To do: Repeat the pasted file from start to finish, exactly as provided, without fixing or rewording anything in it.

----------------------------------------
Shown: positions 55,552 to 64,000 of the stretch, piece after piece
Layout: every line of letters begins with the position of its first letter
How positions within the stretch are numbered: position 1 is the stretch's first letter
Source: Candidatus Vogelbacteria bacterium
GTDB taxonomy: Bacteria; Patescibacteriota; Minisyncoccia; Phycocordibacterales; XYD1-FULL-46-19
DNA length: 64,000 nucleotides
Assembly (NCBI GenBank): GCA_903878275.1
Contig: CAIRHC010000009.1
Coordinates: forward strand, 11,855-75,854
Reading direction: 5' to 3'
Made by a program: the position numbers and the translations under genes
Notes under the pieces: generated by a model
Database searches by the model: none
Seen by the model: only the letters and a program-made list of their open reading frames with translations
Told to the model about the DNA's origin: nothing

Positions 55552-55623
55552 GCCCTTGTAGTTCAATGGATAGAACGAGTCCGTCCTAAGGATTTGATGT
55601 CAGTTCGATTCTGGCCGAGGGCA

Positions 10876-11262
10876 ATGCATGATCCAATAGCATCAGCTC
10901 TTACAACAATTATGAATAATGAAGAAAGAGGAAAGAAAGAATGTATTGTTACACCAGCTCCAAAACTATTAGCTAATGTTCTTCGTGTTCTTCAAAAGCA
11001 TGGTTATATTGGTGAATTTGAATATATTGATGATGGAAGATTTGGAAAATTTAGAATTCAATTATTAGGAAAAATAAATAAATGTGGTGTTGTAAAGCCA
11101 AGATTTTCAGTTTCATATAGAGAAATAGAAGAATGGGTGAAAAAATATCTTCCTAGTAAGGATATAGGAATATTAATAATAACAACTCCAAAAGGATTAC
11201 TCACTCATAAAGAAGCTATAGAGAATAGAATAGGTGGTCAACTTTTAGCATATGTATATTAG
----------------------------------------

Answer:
Shown: positions 55,552 to 64,000 of the stretch, piece after piece
Layout: every line of letters begins with the position of its first letter
How positions within the stretch are numbered: position 1 is the stretch's first letter
Source: Candidatus Vogelbacteria bacterium
GTDB taxonomy: Bacteria; Patescibacteriota; Minisyncoccia; Phycocordibacterales; XYD1-FULL-46-19
DNA length: 64,000 nucleotides
Assembly (NCBI GenBank): GCA_903878275.1
Contig: CAIRHC010000009.1
Coordinates: forward strand, 11,855-75,854
Reading direction: 5' to 3'
Made by a program: the position numbers and the translations under genes
Notes under the pieces: generated by a model
Database searches by the model: none
Seen by the model: only the letters and a program-made list of their open reading frames with translations
Told to the model about the DNA's origin: nothing

Positions 55552-55623
55552 GCCCTTGTAGTTCAATGGATAGAACGAGTCCGTCCTAAGGATTTGATGT
55601 CAGTTCGATTCTGGCCGAGGGCA

Positions 10876-11262
10876 ATGCATGATCCAATAGCATCAGCTC
10901 TTACAACAATTATGAATAATGAAGAAAGAGGAAAGAAAGAATGTATTGTTACACCAGCTCCAAAACTATTAGCTAATGTTCTTCGTGTTCTTCAAAAGCA
11001 TGGTTATATTGGTGAATTTGAATATATTGATGATGGAAGATTTGGAAAATTTAGAATTCAATTATTAGGAAAAATAAATAAATGTGGTGTTGTAAAGCCA
11101 AGATTTTCAGTTTCATATAGAGAAATAGAAGAATGGGTGAAAAAATATCTTCCTAGTAAGGATATAGGAATATTAATAATAACAACTCCAAAAGGATTAC
11201 TCACTCATAAAGAAGCTATAGAGAATAGAATAGGTGGTCAACTTTTAGCATATGTATATTAG